By Eric Estelle, Manager, Financial Planning & MarketingPrint This Post
Retirement can be both a joyous occasion and a scary proposition. For many, the thought of no longer having a steady paycheck causes enough anxiety to overshadow the accomplishment of reaching retirement. There are several common questions that come with the prospect of retirement. When can I afford to retire? Will I be able to fund my living needs? Can I afford to travel, or gift to family members? What if I pass away early, or live beyond my life expectancy?
The answers to these questions will all be driven by your required – and desired – retirement income. In other words, how much you plan to spend each year during retirement. Simply knowing how much you will spend each year can be a daunting question all by itself. Basic living needs, health care, travel, family or charitable gifting, and home maintenance are just a few things to consider when thinking about your retirement spending. Add to the question of desired spending things like annual inflation, portfolio performance, Social Security claiming strategies, and potential long-term care costs and you will start to see how complicated planning for retirement can be.
Engaging your financial advisor in the planning process is perhaps the best way to help ease fears and answer your most important retirement questions. This process will assess your unique situation and spending plan to calculate the likelihood of a successful retirement. If the initial results show a high probability of success, great! You are on the right path. But you should revisit this financial plan with your advisor periodically to evaluate any necessary adjustments as life and the economy change. On the other hand, the results might show a funding shortfall. This can be hard to hear, but the good news is your questions are being answered and you will know what changes are required to have a successful retirement.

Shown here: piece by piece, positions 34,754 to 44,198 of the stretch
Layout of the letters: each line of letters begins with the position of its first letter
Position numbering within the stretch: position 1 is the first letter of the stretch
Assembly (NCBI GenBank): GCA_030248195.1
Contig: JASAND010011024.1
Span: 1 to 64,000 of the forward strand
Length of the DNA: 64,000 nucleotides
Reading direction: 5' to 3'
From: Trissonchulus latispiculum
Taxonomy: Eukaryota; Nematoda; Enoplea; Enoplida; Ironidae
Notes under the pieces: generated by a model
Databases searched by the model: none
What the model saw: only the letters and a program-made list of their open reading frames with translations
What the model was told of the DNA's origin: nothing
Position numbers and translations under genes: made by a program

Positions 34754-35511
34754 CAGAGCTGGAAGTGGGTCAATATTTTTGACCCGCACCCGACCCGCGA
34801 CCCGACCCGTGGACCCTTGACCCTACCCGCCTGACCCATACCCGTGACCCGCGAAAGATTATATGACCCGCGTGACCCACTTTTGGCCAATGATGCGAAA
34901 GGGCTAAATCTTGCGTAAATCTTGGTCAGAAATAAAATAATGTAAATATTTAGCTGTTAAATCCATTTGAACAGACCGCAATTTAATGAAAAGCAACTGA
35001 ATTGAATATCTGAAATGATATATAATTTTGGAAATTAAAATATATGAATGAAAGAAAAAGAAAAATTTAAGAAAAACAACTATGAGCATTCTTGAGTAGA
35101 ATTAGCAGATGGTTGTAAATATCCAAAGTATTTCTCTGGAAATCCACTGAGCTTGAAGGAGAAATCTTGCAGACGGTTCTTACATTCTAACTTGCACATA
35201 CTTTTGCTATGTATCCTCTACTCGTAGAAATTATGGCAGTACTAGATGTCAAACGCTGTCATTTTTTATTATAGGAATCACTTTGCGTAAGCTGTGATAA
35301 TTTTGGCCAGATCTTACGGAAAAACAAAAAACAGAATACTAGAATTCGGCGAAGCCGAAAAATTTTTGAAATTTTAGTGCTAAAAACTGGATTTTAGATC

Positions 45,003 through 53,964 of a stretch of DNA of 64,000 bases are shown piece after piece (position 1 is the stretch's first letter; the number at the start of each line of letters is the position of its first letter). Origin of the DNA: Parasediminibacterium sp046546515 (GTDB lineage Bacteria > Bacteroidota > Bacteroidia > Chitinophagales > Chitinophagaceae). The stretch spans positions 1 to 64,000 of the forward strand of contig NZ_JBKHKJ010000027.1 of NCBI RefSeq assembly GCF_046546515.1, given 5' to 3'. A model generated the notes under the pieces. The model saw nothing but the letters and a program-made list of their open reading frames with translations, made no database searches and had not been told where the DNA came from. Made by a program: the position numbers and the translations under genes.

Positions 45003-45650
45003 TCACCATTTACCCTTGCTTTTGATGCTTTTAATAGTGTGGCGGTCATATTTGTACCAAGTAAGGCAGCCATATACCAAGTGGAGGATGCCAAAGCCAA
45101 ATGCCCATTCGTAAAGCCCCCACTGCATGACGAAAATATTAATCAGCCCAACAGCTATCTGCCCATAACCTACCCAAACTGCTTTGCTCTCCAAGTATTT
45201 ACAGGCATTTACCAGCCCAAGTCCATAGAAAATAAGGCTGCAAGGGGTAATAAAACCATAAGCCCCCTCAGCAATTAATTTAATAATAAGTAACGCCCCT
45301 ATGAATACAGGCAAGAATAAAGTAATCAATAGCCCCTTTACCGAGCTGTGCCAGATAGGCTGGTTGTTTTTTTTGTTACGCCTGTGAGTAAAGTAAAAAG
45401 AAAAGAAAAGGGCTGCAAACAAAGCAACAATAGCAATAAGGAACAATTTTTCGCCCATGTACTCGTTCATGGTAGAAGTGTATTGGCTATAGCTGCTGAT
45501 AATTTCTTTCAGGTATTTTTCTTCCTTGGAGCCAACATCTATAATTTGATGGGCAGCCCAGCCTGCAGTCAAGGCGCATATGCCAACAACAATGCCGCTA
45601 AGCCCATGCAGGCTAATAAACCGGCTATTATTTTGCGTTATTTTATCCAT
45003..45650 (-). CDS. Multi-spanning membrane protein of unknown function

Generally, these changes are focused on things within your control. For example, delaying retirement can have a substantial impact. Retiring one year later gives you an extra year to save for retirement, allows your portfolio to grow for another year, and reduces the length of retirement by one year. Other potential adjustments might include an increase to the amount you’re saving each year, decreasing certain retirement spending goals, or adjusting your investment allocation.
The earlier you start planning for retirement, the better. The more time you have to make adjustments, the more incremental these changes can be, making them easier to implement. However, it’s never too late to plan for retirement. For those who have recently entered retirement, a financial plan can determine if your current spending rates are sustainable, identify the optimal Social Security claiming strategy, and illustrate the ideal investment allocation to help you achieve your goals. Planning for increased health care costs and potentially a long-term care stay can help ensure those in the latter part of retirement won’t outlive their assets.